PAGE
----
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The Caroline Islands (or the Carolines) are a widely scattered archipelago of tiny islands in the western Pacific Ocean, to the north of New Guinea. Politically, they are divided between the Federated States of Micronesia in the eastern part of the group, and Palau at the extreme western end. Historically, this area was also called Nuevas Filipinas or New Philippines,because they were part of the Spanish East Indies and were governed from Manila in the Philippines.
The Carolines are scattered across a distance of approximately 3540 kilometers (2200 miles), from the westernmost island, Tobi, in Palau, to the easternmost island, Kosrae.
The group consists of about 500 small coral islands, east of the Philippines, in the Pacific Ocean. The distance from Yap (one of the larger Caroline islands) to Manila is 1,200 miles (1,900 km).
Most of the islands are made up of low, flat coral atolls, but there are some that rise high above sea level.
The indigenous inhabitants speak a variety of languages, including: the Micronesian languages of Pohnpeian, Chuukese, Carolinian, and Kosraean; the Western Malayo-Polynesian languages of Palauan and Chamorro; and the unclassified language Yapese (possibly one of the Admiralty Islands languages). There are also a significant number of inhabitants who belong to non-indigenous ethnic groups and speak other languages, including Filipinos and Japanese. The lingua franca used for trade and commerce among islanders who do not speak each other’s languages is English.
The indigenous people of these islands live mainly on horticultural products, fish, many different varieties of bananas, and taro (either the "swamp" or the "purple" kind). On some islands, housing is still built using local materials such as coconut-palm thatch. As a result of missionary work over the centuries, Christianity is the religion most commonly practiced in this region of Micronesia. Nevertheless, many of the indigenous people adhere to the traditional belief in a supreme being called “Yalafar” and an evil spirit called “Can.” For the most part, however, they do not engage in traditional religious rites.
The Micronesian navigator Mau Piailug (1932-2010) was originally from the Carolinian island of Satawal. He learned the traditional navigation techniques of the Weriyeng school, which had been preserved after other traditional techniques had been forgotten (due partly to the remoteness of the Carolinian Islands). In the 1970s, Mau shared his knowledge with members of the Polynesian Voyaging Society. This led to a revival of the practices of traditional Polynesian navigation techniques, and provided anthropologists with a greater understanding of the history of the Polynesian and Micronesian peoples.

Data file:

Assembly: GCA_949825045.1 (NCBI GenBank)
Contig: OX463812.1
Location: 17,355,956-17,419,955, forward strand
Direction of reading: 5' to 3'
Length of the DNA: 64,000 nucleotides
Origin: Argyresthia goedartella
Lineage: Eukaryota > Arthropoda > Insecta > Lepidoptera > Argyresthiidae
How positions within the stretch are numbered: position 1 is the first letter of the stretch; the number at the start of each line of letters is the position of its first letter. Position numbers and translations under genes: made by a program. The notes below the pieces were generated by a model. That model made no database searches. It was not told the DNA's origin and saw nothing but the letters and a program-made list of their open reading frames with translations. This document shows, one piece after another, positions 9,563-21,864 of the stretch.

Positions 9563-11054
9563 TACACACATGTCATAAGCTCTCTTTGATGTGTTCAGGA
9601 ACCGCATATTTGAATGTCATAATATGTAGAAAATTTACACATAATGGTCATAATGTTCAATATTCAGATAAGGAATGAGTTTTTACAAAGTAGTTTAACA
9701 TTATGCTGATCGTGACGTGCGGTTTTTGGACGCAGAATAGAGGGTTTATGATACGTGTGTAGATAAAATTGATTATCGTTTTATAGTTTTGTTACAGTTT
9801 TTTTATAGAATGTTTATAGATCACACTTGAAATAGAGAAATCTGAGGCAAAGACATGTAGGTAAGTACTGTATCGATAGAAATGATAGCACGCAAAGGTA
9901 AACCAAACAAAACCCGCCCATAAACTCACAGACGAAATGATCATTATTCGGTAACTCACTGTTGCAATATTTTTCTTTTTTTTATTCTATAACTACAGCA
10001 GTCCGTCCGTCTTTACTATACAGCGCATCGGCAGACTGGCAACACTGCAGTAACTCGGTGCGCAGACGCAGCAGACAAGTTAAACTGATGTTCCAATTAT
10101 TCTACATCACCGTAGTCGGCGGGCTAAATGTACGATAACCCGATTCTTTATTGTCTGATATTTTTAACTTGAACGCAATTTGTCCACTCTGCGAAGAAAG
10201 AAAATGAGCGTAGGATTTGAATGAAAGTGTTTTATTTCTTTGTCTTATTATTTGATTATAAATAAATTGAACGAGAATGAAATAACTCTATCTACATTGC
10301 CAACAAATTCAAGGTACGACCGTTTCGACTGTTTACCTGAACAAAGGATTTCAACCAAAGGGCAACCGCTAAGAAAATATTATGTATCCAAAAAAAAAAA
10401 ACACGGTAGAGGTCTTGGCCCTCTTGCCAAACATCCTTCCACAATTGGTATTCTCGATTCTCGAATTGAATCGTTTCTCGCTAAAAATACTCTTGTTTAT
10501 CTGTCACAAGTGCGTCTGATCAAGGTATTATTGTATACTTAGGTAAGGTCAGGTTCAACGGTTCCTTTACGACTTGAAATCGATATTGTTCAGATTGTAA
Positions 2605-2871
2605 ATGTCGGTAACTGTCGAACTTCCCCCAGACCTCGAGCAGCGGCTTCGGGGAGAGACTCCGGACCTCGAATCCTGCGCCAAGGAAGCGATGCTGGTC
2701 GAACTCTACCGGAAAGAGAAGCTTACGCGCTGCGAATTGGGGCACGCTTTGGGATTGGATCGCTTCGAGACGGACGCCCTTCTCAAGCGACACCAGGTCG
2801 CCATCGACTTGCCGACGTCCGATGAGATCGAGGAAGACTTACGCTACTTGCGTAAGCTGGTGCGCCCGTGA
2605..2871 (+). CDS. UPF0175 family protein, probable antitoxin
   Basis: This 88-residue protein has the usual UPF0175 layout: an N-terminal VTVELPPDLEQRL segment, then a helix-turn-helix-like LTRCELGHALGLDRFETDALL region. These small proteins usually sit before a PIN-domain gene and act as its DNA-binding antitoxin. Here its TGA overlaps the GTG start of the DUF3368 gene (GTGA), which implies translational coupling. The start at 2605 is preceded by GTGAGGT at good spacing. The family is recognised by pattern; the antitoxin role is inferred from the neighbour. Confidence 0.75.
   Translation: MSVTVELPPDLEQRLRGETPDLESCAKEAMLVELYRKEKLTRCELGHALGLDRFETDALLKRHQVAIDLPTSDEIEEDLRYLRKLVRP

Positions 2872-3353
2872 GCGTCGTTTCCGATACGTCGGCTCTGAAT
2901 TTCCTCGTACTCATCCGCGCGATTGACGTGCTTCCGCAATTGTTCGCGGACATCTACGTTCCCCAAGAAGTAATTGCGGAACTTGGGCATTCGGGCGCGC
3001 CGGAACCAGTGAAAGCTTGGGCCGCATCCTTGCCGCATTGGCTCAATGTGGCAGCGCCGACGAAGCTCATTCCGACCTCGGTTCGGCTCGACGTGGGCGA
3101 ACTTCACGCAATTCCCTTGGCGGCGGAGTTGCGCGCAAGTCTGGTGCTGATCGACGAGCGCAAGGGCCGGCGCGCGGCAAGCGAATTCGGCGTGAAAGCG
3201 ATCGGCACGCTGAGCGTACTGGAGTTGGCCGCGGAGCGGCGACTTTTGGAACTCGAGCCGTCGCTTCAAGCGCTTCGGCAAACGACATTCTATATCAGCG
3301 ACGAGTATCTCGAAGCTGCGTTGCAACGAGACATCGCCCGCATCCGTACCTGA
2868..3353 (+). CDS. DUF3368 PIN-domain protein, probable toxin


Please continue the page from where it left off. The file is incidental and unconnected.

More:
In 1985, a study was published that examined the origin of the sidereal compass used in the Caroline Islands.
Different islands in the Carolines have passed down different legends about the origins and early histories of their peoples. For example, on Pohnpei, the islanders describe their history before colonial times as divided into three eras: the Mwehin Kawa or Mwehin Aramas (era of building or peopling, before 1100); the Mwehin Sau Deleur (era of the reigns of the Saudeleur, from 1100to around 1628); and the Mwehin Nahnmwarki (era of the tribal chiefs, from around 1628 to 1885, when Spain colonized the islands). According to Pohnpeian legend: the Saudeleur rulers originally came from beyond the islands; they were the first to bring government to Pohnpei; they imposed absolute, centralized rule on the islanders, which became increasingly oppressive over the centuries; and their arbitrary and onerous demands, along with their offenses against Pohnpeian deities, sowed resentment among Pohnpeians. Legend has it that the Saudeleur dynasty ended when another another foreigner, called Isokelekel, invaded the islands, overthrew the Saudeleurs, and instituted the more decentralized nahnmwarki (tribal chief) system (which was maintained even during the later Colonial period, and still exists today).
The first contact that Spanish explorers had with the Caroline islands was in 1525, when a summer storm carried the Portuguese navigators Diogo da Rocha and Gomes de Sequeira eastward from the Moluccas (by way of Celebes). They ended up reaching several of the Caroline islands and staying there for several months, until January 20, 1526.Soon after, on August 22, 1526, the Spanish explorers Toribio Alonso de Salazar and Diego de Saavedra arrived in the area and recorded sighting the Island of San Bartolomé (Taongui). About 8 months later, on 1 January 1528, the explorer Álvaro de Saavedra Cerón claimed possession of the Ulithi Islands on behalf of the king of Spain. Spanish explorers visited the archipelago again in 1542 (Matelotes Islands), 1543, and 1545. In 1565, the islands were briefly visited by the first governor-general of the Philippines, Miguel Lopez de Legazpi (in office from 1565 to 1572).
Europeans did not visit the island again until 1686, when Francisco de Lezcano arrived in Yap. He called the islands Las Carolinas, in honor of Charles II of Spain. This name was later extended to include the Palau Islands and the archipelagos that British explorers, visiting them a century later (between 1788 and 1799) would come to call the Gilbert Islands and the Marshall Islands. (Spaniards today call the Caroline islands Islas de las Hermanas, Hombres Pintados, and Los Jardines.)
A Spanish royal decree, issued on October 19, 1707, authorized Spanish missionaries to make several expeditions to the Caroline Islands. However, in 1731, one such missionary, Juan Antonio Cantova, was killed. As a result, Spain ceased relations with the Caroline Islands. When they resumed relations in 1787, their emphasis was on trade and commerce.